No matter who you are and what you do, you have been involved in a tickle fight at least a few times in your life. It could have been with your siblings, friends, relatives or parents, but there were times when you laughed your guts out and had a hard time catching your breath.
This seems so second-nature to us now, but have you ever wondered about when you became ticklish and started to perceive the sensation in the first place? Or whether it is a good idea to tickle a toddler or baby at all? Most people think tickling can’t be wrong since it causes the person on the receiving end to laugh uncontrollably, but studies have shown that this may not always be true. You might even know somebody for whom tickling isn’t a pleasant experience at all, as research has shown it can also be painful.
Tickling kids is an easy way to get them laughing for sure, but this isn’t necessarily true in the case of babies. A few babies might produce a smile in response, but most don’t really like the experience, similar to those adults we mentioned earlier.
Tiny babies have a tough time communicating their real feelings, so it’s difficult for them to let you know even if they don’t enjoy the sensation. Apart from crying, which is a pretty clear sign that you should probably stop, there’s no mechanism for the baby to show you how they feel. So experts say that tickling should wait until your baby grows up a bit, and can communicate more clearly. Until then, stick to light touches on the feet and belly and avoid any even mildly aggressive tickling.
Right about now you might be thinking that this is all a bit ridiculous. What could possibly be so wrong with tickling? I mean, your kid is laughing when you tickle them, and it’s all a bit of harmless fun, right? Well…
Laughing when tickled is somewhat of an automated response that you come preprogrammed with when you’re born. Think of it as something adjacent to sneezing or coughing. You can’t really control it, at least not without a significant amount of effort. Knowing this, it becomes a bit more evident that tickling doesn’t necessarily constitute a pleasant experience for your kid. In fact, many children report painful experiences even though they were laughing.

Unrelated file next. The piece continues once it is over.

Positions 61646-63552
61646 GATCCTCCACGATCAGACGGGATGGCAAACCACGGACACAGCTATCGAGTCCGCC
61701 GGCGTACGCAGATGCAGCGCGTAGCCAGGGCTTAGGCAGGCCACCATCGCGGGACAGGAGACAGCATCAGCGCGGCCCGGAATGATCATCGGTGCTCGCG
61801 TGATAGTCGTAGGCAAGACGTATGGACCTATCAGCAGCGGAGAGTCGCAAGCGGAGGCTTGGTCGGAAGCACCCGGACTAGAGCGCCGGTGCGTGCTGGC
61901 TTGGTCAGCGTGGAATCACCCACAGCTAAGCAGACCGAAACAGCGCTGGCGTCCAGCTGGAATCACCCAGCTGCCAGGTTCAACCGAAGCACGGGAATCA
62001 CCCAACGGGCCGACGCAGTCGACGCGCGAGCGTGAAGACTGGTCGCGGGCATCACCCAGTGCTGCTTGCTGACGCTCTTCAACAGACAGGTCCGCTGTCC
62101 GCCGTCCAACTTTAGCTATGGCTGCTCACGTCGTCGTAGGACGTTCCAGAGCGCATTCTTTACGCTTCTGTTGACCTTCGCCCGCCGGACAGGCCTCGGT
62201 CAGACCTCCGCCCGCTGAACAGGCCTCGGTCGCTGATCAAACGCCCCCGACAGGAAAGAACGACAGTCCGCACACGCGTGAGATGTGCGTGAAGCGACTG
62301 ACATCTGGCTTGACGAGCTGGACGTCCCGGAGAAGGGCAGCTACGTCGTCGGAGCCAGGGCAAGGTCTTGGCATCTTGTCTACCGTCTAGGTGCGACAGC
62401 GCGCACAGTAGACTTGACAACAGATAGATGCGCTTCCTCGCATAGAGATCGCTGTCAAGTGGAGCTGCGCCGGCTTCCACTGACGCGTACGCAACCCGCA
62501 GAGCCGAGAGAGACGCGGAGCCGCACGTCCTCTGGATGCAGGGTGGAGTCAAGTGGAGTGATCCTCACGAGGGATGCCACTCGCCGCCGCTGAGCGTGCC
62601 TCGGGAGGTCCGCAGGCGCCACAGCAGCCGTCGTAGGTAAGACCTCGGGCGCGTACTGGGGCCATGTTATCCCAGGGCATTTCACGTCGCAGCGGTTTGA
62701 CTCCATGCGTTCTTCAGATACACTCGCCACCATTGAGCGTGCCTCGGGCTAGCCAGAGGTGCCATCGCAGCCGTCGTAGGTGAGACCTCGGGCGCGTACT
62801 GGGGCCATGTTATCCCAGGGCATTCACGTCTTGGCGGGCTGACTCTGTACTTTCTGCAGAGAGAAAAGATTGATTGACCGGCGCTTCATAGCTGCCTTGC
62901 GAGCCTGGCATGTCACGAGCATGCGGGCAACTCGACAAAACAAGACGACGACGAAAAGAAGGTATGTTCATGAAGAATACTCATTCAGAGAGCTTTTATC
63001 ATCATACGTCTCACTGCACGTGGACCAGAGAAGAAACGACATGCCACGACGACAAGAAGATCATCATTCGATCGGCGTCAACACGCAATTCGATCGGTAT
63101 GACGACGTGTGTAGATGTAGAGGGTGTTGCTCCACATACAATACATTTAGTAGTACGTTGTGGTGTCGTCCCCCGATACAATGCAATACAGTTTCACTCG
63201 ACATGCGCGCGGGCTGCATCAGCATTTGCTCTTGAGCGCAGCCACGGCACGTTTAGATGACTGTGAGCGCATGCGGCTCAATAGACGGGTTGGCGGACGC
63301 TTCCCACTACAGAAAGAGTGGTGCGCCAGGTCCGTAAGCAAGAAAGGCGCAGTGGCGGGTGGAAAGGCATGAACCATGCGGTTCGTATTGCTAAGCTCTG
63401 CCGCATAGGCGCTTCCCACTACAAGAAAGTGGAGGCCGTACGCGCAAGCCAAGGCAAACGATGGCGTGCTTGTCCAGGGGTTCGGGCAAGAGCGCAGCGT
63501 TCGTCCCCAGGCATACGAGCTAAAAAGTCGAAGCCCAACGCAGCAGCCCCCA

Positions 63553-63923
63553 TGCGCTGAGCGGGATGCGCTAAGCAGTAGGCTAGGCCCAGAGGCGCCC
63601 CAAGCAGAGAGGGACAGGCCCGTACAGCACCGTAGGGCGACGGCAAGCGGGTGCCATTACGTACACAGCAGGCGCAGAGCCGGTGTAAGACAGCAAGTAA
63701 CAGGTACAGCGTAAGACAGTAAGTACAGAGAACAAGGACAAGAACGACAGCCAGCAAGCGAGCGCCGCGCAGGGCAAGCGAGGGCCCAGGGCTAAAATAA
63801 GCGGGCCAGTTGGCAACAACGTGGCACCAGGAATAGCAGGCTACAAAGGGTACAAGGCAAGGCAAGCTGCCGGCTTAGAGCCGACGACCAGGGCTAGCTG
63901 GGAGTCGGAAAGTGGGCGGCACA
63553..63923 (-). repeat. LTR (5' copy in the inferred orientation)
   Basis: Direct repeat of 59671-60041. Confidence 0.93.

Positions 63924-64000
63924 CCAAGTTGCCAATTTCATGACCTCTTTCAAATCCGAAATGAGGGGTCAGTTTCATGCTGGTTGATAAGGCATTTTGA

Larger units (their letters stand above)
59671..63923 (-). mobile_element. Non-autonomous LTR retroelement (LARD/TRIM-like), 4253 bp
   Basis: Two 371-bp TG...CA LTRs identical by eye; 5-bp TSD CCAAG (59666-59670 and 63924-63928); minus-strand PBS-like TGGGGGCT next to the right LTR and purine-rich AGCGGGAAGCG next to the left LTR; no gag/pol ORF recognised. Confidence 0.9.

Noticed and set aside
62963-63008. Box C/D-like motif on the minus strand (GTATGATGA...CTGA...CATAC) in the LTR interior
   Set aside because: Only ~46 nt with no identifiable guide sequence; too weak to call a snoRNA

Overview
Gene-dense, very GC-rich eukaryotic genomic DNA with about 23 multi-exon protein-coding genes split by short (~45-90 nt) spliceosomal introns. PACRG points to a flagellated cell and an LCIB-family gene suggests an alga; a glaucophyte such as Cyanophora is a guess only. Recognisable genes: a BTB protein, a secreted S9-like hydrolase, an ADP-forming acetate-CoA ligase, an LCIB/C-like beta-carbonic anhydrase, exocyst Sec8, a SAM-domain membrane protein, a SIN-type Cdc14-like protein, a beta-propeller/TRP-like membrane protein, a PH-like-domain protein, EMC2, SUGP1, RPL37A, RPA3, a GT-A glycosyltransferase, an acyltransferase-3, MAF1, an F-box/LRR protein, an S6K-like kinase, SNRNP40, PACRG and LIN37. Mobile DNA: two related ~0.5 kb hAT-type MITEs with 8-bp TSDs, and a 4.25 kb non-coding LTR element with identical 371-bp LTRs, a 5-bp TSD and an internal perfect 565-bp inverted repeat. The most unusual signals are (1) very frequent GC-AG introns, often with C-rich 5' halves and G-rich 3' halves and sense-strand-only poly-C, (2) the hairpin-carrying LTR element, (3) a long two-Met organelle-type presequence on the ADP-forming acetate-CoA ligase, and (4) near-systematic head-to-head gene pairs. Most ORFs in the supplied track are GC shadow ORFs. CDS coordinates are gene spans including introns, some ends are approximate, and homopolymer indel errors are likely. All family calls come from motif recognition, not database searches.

Things get even worse when you think about the fact that, because of the automated response of uncontrollable laughter, your kid can’t tell you that they are actually not enjoying the experience. There’s also a social tendency to keep tickling someone if they try to escape or ask you to stop because they are laughing and it just seems like a good time, which doesn’t help.
All of this leads us to the obvious question – is there any point in tickling a baby at all? Some studies are indicating that tickling can lead to faster development of speech, or in other words, get your baby talking earlier. However, this is only partially true. In fact, the thing that gets your kid to talk earlier is not strictly tickling, but physical contact in general. Babies have a powerful sense of touch, and the sensation of touch has been linked with faster development of language skills.
In practice, this means you should associate some words or sounds with certain kinaesthetic sensations. For example, touching your kid’s chin while saying a word should lead to them learning to open their mouth and say that same word after some repetition.
On the flip side, there’s a rumor that tickling your kid will cause them to stutter later in life, which discourages some parents from tickling their children whatsoever. You should know, however, that this rumor is unsubstantiated, and there is no actual evidence to back it up. Stuttering does often begin to manifest early in a child’s development, but there is yet to be a conclusive discovery of the causes.
Children and parents need times together that involve lots of playful contact and laughter. It is hard to overstate the importance of physical contact when it comes to a healthy emotional upbringing. Parents generally get addicted to tickling because it’s a bit of a shortcut to both laughter and playful physical contact. It is the easy way to get quick reassurance that our kids love us and that they are happy. But instead of forcing laughter in this way, we can find other kinds of play that may require a bit more effort, but will also produce a better result. Tickling matches may have been a part of our childhoods, but that doesn’t mean they necessarily have to be a part of your child’s. Having a less stressful and more imaginative way of engaging with your kid can get you farther than simple tickling ever could.
Our children need our affection and lots of it. Sometimes the best way to communicate to your child that you love them is to be persistent with your affection to the point of exhaustion. Nibbling toes and fingers, blowing raspberries on their tummy and other moves are all likely to bring a ticklish reaction, so does that mean you should stop doing these? Of course not. What you should do is let your kid breathe between laughs, make them short and controlled and make sure your child is actually comfortable with what you’re doing.
Being thoughtful about play doesn’t mean you have to be ‘walking on eggshells.’ What it means is you should put a little bit more thought and care into your choices when it comes to playing with your kids and trying to have a more evenly matched balance of power throughout the interaction. When tickling is reduced, that opens up more room for more creative types of play, as well as games that will work to expedite your child’s social and emotional development.